Jay-Z with Roc Nation Sports client Kevin Durant
Photo: Shareif Ziyadat/FilmMagic/Getty Images
"It was not saying 'yes' to everything that came across the table," says Lenny Santiago, senior vice president, A&R, artist management for Roc Nation. "It was more so thinking of what exactly he wanted, and how he wanted to revolutionize this industry and change the game, and make music to last forever, and business deals that would change the culture."
Jay-Z was now a minted mogul, known for only solid wins and shielded losses.
"I think Jay-Z is someone who really takes inventory of his wins and losses, because very rarely do I see him, at least publicly, lose in the same manner twice," says Tracy G, on-air personality on "Sway In The Morning" and host of "She’s Beauty And The Beast" podcast. "It just doesn’t seem to happen."
O’Malley Greenburg footnotes that sentiment with an anecdote from his first book, Empire State Of Mind: How Jay Z Went From Street Corner To Corner Office — where he details Jay-Z arranging a Rucker Park Tournament with the likes of basketball players LeBron James and Lamar Odom — but canceling the documentation of the event when his team forfeited.
"In the beginning, there was this sort of 'I will not lose ever' mentality as indicated in his lyrics," O’Malley Greenburg explains. "And you can see by some of his ventures and what he chooses to publicize and not publicize that if the result of whatever it was didn't end up as a complete victory, he didn't want anybody to hear about it. The new JAY-Z of 4:44 is different. He says, 'A loss ain't a loss, it's a lesson’ [on 'Smile']."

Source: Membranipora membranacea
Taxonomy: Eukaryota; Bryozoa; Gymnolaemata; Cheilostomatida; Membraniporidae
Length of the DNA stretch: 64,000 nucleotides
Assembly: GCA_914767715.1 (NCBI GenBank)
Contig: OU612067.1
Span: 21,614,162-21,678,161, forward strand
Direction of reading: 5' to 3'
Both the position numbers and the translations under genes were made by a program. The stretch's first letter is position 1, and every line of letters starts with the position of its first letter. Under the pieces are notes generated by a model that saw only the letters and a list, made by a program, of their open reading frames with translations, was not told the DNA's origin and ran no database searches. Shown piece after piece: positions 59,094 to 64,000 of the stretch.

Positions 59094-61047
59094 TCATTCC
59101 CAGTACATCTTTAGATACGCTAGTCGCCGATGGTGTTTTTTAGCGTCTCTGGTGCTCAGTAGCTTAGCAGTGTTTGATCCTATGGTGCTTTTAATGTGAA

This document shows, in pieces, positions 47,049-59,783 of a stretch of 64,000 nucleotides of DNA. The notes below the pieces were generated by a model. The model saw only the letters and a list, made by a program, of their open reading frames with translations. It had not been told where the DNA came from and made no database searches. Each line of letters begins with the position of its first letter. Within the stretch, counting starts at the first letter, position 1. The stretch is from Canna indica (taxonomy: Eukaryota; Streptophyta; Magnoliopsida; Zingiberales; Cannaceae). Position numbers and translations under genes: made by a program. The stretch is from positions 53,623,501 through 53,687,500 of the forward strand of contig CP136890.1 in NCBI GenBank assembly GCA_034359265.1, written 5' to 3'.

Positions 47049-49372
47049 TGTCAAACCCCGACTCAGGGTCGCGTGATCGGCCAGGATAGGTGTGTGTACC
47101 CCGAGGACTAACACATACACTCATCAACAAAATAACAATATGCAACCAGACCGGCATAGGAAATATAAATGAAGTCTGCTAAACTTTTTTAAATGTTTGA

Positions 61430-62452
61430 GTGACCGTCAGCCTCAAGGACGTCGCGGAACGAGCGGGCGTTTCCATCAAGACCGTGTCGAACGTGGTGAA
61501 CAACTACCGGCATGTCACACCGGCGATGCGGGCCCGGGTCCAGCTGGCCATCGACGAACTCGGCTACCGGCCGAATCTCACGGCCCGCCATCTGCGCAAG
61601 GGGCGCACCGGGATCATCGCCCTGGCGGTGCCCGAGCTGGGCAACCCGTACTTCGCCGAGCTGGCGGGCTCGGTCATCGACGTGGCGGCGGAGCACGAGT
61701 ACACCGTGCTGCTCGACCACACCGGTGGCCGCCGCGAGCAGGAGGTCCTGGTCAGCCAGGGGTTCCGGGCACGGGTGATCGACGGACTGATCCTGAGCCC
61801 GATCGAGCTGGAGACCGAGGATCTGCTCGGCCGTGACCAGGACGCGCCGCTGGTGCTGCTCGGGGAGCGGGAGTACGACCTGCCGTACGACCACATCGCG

Released in 2017, the Album Of The Year-nominated 4:44 arguably serves as the culmination of everything Jay-Z has come to be. As rumors of a stormy marriage and shaky investment in Tidal loomed overhead, he chose to be his most maturely intimate on his latest LP, even admitting to missteps in both his personal and professional life.
"He's now reached this status where he's comfortable revealing some of his failures in addition to his many successes," O’Malley Greenburg notes. "I think this was his way of making 'lemonade,' if you will."
At the heart of his remarkable history and his growth, Jay-Z has scaled the heights by keeping one notion in mind: to keep his circle small.
"He's true to himself, true to his friends. He's a good dude,” says former Roc-A-Fella and current Roc Nation artist Freeway. "Being around him, you wouldn't know he accomplished all of the things he accomplished. He's just … cool."
Some might say Jay-Z used The Secret and manifested his wins into existence; others would credit his work ethic and faith in his abilities and that of his winning team. The reality is that Jay-Z — like he claimed 13 years ago — in and of himself is the business. His music has withstood the test of time — as the 48-year-old reigning champ of rap has proven false the tagline that hip-hop is a "young man's game." His business acumen has been benchmarked by peers, where even predecessors like Diddy learned from Jay's business model. Jay-Z doesn't win for winning's sake. He wins to change the industry he entered and leave it better than he received it.
"The best piece of advice Jay-Z ever gave me was, 'Let's bet on ourselves,'" Liles reflects. "It's why he started Roc-A-Fella, it's why he took on the position as president at Def Jam, it's why he was one of the first artists to do a Live Nation deal, and one of the first artists to perform a concert in front of a Mike Tyson fight. He constantly bets on himself."
(Kathy Iandoli has penned pieces for Pitchfork, VICE, Maxim, O, Cosmopolitan, The Village Voice, Rolling Stone, Billboard, and more. She co-authored the book Commissary Kitchen with Mobb Deep's late Albert "Prodigy" Johnson, and is a professor of music business at select universities throughout New York and New Jersey.)